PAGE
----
Following my accident a couple of weeks ago, I’ve now been blessed with a new MacBook Pro which needs setting up again. So, I thought I’d document setting up MySQL, PHP5 and Apache with multiple virtual hosts.
In software development I encounter problems with creating user interfaces for manage logical chains. More complex chain of logic cause more difficult to develop, test, and debug resulting interface. That interfaces are hard to understand without help of man, who participated in the design.
I recently wanted to copy some large files from an AWS instance into an S3 bucket using s3cmd but ended up with the following error when trying to use the ‘put’ command...
Here's a free ebook guide to testing for continuous delivery with Visual Studio 2012.
Packer is a new, open source configuration management tool from Mitchell Hashimoto, creator of Vagrant. Packer aims to automate the creation of any type of machine image for multiple platforms, from a single source configuration.
Are you able to understand 32 lines of Java code in a short time? Let's see. This article explains why understanding Java code is difficult, and how a sophisticated static analyser like 4D Ariadne can help. We have created a short case study on code comprehension to help you compare your skill with that of our developers.
I normally think in terms of Continuous Integration and Continuous Delivery. Where does “Continuous Test” fit in? Paul Duvall, a co-author of the great Continuous Integration book, describes continuous testing as running as many tests as possible with every code change in an article on DeveloperWorks.
"When should I consider moving my project to a Foundation?" Of course the answer is always dependent on the project but I think there are a couple of general scenarios...
Fear and aversion are caused by sheer ignorance. When you gain knowledge on a competing framework, fear can turn in two directions.
If you ask most developers, they will tell you that working in maintenance sucks. Understanding and fixing somebody else’s lousy code is hard. It’s tedious. And it’s frustrating – because you know you would do a better job if you were given the chance to do it over and do it right.
Did the test fail due to an application bug or is it the environment? Once again, the dreaded chant of “it works locally” is taken up. What most people fail to understand is that the failing test is the first sign of a communication breakdown between developers and sysadmins.
Even if you think you’ve done a good job of explaining something, the receiver of the communication decides whether or not that’s the case.
Here's a node.js https module used to make a remote call to a remote server using https and BASIC authentication.
Automation testing plays a vital role in agile application development which is our topic of discussion in this article.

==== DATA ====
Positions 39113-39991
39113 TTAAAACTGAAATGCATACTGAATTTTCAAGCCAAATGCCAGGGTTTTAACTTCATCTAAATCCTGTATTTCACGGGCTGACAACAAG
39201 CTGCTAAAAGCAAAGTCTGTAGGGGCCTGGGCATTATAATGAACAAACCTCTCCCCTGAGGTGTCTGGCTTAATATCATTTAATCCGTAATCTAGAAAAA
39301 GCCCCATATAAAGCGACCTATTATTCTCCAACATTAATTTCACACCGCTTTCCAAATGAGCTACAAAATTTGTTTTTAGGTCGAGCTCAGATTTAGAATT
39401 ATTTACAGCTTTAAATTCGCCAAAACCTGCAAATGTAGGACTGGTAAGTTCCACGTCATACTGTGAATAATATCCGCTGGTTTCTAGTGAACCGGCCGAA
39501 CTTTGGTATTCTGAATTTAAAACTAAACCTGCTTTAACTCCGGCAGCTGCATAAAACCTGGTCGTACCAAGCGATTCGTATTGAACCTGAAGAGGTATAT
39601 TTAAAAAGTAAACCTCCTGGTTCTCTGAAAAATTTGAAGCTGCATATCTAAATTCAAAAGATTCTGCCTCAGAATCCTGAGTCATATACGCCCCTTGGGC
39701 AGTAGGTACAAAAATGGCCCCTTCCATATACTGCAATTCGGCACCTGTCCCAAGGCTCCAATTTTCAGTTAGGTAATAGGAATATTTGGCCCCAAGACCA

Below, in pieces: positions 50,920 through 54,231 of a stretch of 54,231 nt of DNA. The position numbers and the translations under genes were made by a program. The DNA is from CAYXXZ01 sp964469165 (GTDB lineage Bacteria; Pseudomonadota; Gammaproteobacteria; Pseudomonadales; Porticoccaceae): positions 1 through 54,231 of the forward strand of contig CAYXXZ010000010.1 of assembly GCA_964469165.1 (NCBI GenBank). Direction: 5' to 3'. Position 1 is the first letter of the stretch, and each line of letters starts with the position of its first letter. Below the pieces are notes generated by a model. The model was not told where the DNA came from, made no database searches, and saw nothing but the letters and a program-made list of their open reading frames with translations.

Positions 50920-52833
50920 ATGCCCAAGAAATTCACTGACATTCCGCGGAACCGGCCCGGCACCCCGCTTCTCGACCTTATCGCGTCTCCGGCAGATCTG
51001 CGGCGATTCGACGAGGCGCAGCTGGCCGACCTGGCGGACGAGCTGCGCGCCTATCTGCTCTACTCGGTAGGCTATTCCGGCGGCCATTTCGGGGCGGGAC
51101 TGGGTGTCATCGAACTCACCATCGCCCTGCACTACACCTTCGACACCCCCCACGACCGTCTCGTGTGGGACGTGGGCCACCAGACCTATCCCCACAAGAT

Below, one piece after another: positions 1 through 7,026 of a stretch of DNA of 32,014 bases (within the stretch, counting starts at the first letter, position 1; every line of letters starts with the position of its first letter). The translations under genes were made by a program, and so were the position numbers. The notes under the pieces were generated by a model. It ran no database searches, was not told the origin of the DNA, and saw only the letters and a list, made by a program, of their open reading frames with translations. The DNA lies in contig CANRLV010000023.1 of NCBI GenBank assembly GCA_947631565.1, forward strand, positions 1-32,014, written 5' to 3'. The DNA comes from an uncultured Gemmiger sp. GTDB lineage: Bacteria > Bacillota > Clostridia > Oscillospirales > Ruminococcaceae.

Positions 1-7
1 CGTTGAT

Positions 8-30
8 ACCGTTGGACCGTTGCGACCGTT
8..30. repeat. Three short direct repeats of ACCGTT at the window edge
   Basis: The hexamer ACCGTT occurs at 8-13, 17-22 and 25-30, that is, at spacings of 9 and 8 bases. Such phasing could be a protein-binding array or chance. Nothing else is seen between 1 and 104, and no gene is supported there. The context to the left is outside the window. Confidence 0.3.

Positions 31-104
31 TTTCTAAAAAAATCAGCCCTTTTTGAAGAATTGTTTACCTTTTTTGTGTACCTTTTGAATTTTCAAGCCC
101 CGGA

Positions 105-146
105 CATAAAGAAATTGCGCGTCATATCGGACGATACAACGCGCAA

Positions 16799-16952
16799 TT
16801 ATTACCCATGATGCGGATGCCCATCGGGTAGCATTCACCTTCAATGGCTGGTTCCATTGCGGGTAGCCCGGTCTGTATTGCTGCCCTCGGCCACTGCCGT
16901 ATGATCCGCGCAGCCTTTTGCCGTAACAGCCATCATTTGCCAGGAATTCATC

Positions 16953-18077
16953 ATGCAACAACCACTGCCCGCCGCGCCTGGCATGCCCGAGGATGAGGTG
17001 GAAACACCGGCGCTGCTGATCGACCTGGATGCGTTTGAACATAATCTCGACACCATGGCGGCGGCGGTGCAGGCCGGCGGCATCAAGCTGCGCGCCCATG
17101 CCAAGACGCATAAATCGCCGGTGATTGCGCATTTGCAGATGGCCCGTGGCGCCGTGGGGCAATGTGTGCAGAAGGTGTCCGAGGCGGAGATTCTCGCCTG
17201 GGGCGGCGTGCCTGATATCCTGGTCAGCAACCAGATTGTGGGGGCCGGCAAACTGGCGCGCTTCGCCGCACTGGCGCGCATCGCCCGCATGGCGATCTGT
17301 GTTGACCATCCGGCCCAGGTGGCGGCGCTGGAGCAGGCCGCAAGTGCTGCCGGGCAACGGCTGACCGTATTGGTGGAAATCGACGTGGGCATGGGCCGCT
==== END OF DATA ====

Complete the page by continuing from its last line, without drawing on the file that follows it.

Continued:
Sometimes you want things to escalate quickly and a storm of errors on your production system is definitely one of them.
Kohsuke Kawaguchi, creator of the Jenkins CI server, is attempting to get other open source projects and developers on board with him to drop support for Java 5.
Lately the proxy configuration of my network has been changed, and moved from a transparent proxy, that required no configuration, to a “standard” proxy which requires a configuration script. Unfortunately NPM doesn’t pick up the proxy configuration of Windows...
Languages like C# and Java enforce the everything-is-an-object paradigm. You can’t just write a function; you have to write member functions of an object.
A recent survey asked more than two hundred I.T. project managers a simple question: what is the greatest threat facing software-development projects today? Over ninety per cent of those polled replied with a single-word answer: zombies.
Last week I spent a couple of hours setting up a new service, dubbed BitSyncHub, that will accept POST requests from Bitbucket and synchronize a (Mercurial) repository with it's Github mirror.
You've probably read about those big name dotcoms that deploy new features to production up to tens of times a day. For most startups bringing features to production is still a manual, at best semi-manual process.
There was a new release of Juju this week, 1.11.3, that brought a “small feature” with a big impact on your AWS bill. You are now able to deploy multiple services on one cloud server instantly. Before Juju started a new server per service which resulted in a potentially high AWS bill.
How can developers and security people get along with each other better than what they tend to at present?
A couple of days ago, Synology released the open beta of DSM 4.3. Somewhere hidden in the release notes there was mentioned that the NAS now officially supports the hosting of GIT repositories. This is great news for all programmers.
Quality and productivity are, of course, important things. I certainly wouldn’t continue to practice Test-Driven Development if it added defects or took a significantly longer time to create functionality. But that’s not why I practice TDD.